Personalized and individualized approaches to care have been key points of progress and innovation in the field of breast oncology.
Dr. Lisa Guerra explained that the focus of breast cancer treatment has evolved into specific approaches tailored to each patient’s diagnoses and circumstances.
Over the past 20 or 30 years, the field has recognized that everybody doesn’t have the same breast history or the same cancer, so an individualist approach is best,” said Guerra, a breast surgeon at the Hoag Breast Center in Newport Beach. The Hoag Health Network includes two acute-care hospitals, seven health centers and four urgent-care centers in Southern California.
From detection to reconstruction, treatment has moved away from the “cookie cutter” treatment, Guerra said. Improvements in imaging and detection with the use of 3-D mammography and automated whole-breast ultrasound have allowed for sharper detection of tiny abnormalities, especially in dense breast tissue.
However, the largest change Guerra said she’s seen in recent years is in axillary lymph node dissection, the removal of lymph nodes in the underarm.
“In the past, as soon as cancer cells were found in one lymph node, the automatic indication was to take out all of them. But recent trials have showed that, in some cases, there is not a benefit to removing all of them if cancer has just been found in one or two,” she said. “The hope and goal with that is to subject patients to less potential risk.”
More emphasis is also being paid to post-treatment and cosmetic aspects of breast cancer, which has led to new state-of-the-art oncoplastic surgery techniques. Decades ago, breast reconstruction was barely given a second thought, but today, skin-saving and nipple-sparing procedures have become an important part of the process. And from a mastectomy standpoint, Guerra said some women who undergo reconstruction end up even more pleased with the shape of their breasts than pre-surgery.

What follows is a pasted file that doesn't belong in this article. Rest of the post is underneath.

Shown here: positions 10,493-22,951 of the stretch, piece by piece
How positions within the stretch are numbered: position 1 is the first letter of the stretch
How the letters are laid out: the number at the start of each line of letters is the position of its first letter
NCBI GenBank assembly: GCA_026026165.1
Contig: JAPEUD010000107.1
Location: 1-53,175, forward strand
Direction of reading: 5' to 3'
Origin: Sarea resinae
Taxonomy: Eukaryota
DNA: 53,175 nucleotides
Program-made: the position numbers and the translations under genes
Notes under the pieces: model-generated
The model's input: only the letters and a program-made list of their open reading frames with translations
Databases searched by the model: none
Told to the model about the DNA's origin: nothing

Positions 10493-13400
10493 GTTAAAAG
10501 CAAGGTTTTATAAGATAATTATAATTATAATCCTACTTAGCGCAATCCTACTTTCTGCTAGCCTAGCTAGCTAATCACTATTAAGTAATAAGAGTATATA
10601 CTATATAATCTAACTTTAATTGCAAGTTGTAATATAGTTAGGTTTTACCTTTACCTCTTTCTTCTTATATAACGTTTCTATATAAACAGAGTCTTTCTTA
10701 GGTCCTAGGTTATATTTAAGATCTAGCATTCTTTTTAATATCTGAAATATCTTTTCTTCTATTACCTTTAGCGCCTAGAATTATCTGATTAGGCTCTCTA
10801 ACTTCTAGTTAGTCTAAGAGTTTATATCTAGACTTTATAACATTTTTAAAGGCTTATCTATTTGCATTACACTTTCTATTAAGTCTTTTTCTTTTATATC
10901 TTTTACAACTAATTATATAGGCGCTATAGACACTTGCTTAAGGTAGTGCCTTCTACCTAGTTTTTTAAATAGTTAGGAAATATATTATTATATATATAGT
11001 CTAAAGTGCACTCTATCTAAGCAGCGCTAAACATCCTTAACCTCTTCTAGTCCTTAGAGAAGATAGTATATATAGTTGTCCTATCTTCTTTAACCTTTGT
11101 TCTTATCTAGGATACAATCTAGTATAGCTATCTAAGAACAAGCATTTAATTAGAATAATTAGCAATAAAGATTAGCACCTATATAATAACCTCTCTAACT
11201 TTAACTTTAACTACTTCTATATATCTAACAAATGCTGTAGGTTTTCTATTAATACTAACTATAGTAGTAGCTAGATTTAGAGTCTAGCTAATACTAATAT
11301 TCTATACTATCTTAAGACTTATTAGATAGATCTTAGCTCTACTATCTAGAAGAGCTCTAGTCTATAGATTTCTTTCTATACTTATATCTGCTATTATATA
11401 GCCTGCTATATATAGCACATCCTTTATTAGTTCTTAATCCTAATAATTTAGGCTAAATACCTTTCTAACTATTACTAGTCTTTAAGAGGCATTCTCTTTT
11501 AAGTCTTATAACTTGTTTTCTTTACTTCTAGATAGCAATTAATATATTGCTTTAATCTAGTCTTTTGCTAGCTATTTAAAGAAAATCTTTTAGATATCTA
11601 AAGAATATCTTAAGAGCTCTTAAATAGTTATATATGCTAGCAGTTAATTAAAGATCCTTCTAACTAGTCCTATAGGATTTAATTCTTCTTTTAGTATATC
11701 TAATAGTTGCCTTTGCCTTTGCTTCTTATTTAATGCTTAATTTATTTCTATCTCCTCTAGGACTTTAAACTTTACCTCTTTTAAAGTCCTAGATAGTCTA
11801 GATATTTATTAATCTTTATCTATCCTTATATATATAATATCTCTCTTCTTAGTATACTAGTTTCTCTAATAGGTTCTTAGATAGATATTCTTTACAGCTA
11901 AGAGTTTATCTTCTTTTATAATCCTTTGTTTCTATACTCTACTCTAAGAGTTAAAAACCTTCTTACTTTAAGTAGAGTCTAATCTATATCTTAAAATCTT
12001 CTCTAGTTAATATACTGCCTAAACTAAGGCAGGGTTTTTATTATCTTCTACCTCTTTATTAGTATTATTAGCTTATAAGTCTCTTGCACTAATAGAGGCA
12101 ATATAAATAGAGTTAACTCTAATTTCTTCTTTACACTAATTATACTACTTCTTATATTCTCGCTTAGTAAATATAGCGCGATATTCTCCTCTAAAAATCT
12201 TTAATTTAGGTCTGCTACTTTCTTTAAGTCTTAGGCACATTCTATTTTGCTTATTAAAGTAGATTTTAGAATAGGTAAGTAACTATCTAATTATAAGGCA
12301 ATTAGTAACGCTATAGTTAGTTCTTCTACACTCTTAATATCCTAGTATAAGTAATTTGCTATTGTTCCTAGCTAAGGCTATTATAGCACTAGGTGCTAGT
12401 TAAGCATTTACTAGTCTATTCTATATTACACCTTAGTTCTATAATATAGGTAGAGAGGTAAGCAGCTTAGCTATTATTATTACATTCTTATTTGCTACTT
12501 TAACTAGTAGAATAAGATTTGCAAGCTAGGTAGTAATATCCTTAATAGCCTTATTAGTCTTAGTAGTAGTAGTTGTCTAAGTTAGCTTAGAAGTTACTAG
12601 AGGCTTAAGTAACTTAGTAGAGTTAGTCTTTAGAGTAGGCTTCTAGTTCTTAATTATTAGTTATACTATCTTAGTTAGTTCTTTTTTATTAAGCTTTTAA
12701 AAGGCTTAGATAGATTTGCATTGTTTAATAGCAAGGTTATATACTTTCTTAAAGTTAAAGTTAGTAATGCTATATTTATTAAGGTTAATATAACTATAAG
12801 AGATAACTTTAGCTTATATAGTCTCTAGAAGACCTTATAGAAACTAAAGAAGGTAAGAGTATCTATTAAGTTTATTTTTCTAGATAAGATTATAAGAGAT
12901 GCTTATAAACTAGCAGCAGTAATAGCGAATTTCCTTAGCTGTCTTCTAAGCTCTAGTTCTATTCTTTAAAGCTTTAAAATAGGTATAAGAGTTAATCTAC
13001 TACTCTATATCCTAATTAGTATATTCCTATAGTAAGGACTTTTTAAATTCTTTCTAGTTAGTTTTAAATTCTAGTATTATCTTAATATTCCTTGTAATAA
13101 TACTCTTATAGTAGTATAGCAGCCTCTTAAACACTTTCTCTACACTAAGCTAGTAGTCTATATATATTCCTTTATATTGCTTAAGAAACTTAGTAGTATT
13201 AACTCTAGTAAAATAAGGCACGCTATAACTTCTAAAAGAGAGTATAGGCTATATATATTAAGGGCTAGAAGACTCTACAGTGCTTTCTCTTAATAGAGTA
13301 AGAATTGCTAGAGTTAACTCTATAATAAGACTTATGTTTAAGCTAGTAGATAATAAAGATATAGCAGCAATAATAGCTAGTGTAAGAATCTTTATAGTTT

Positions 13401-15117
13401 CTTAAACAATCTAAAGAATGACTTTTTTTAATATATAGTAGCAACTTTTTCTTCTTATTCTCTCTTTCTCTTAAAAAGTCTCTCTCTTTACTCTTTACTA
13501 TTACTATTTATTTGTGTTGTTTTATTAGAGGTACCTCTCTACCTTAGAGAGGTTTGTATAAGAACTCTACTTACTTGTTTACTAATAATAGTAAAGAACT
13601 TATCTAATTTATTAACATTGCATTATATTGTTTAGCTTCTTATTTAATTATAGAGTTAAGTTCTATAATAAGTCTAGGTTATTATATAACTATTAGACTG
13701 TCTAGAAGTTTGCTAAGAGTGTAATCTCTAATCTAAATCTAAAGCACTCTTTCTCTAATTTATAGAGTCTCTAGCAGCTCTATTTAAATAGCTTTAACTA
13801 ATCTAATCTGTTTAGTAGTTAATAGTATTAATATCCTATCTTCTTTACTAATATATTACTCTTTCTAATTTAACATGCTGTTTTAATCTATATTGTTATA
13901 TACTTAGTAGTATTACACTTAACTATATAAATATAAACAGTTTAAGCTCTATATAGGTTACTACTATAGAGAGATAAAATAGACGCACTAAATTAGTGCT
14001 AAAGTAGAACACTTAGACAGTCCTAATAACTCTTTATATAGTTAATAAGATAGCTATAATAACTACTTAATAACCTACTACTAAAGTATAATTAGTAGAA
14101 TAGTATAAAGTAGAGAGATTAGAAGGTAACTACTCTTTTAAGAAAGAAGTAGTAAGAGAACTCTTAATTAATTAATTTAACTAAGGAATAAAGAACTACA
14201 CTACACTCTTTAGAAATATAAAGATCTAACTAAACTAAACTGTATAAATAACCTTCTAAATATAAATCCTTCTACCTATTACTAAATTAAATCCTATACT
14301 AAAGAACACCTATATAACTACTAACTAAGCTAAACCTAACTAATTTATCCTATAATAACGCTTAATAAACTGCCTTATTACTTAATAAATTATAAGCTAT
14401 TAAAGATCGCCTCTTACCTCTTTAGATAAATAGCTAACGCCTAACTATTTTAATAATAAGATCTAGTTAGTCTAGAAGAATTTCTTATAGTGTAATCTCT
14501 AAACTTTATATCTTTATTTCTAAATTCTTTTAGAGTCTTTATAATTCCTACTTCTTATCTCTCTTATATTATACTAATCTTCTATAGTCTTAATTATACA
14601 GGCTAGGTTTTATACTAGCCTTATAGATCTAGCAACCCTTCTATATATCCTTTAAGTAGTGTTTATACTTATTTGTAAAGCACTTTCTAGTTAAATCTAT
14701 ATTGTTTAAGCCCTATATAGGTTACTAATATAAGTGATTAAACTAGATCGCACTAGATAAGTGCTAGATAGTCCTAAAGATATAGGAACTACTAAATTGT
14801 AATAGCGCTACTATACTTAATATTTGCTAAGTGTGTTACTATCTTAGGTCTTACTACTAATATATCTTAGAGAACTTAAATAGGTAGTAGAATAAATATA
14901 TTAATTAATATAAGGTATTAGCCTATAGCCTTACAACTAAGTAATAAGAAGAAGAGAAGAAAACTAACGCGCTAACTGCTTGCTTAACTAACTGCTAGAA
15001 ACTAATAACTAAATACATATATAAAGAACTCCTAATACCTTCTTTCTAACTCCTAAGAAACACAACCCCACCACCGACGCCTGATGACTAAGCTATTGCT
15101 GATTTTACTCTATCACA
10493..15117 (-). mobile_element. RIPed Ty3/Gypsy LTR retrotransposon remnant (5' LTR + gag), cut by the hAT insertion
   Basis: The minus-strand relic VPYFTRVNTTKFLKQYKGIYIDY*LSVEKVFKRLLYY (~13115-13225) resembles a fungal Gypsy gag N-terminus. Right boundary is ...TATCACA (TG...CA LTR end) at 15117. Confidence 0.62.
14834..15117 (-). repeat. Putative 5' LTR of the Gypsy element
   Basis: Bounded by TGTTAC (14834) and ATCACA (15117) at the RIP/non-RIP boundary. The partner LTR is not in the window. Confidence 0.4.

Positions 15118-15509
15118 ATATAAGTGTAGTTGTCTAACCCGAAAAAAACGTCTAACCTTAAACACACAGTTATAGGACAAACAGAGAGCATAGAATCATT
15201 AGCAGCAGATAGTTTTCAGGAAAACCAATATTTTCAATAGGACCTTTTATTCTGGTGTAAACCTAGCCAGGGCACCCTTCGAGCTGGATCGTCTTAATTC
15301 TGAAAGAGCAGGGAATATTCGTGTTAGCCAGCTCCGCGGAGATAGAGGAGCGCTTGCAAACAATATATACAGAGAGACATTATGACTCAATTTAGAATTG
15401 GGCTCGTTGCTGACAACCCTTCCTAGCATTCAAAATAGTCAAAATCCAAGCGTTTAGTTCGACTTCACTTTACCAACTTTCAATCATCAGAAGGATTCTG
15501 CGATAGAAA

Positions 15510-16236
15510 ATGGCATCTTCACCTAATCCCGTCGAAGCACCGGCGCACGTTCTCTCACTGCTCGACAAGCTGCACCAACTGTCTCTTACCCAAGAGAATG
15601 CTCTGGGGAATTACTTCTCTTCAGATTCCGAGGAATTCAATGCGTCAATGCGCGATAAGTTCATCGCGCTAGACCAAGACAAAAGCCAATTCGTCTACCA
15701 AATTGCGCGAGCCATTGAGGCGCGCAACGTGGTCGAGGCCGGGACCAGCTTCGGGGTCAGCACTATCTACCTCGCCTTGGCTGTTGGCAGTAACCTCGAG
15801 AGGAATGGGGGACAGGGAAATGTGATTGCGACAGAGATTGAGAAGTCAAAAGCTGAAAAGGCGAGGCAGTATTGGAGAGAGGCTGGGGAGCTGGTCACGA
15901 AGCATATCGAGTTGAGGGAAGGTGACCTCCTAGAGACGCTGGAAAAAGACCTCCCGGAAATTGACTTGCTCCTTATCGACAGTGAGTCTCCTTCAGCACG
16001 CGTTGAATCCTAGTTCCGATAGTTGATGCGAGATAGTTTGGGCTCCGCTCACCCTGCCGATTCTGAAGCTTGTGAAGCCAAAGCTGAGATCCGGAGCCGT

For many individuals, a “one-stop shopping” approach has given them more treatment and recovery options. As a result, patients feel more empowered and involved. However, despite innovations gaining headway every day, early screening and detection remain the key, Guerra said.
“Mammography is still our best tool for identifying breast cancer at its earliest and most curable stages,” she said. “Many people often think, ‘Oh, that’s something that happens to other people,’ or that it doesn’t run in their family, but 70% to 80% of breast cancers are not hereditary-based.”
The American Cancer Society recommends yearly mammograms for women beginning at age 40 and continuing for as long as a woman is in good health. But if a woman has a strong family history of breast cancer — especially if a first-degree relative was diagnosed with breast cancer before the age of 50 — she should talk to her doctor about the possible benefits of earlier screenings.
“Personal advocacy is a very important thing to remember,” Guerra said. “We see ourselves as the nurturers and head of the household who often take care of everyone else but ourselves. But women need to remember the importance of taking care of themselves.”
—Mikaela Conley, Brand Publishing WriterCopyright © 2014, Los Angeles Times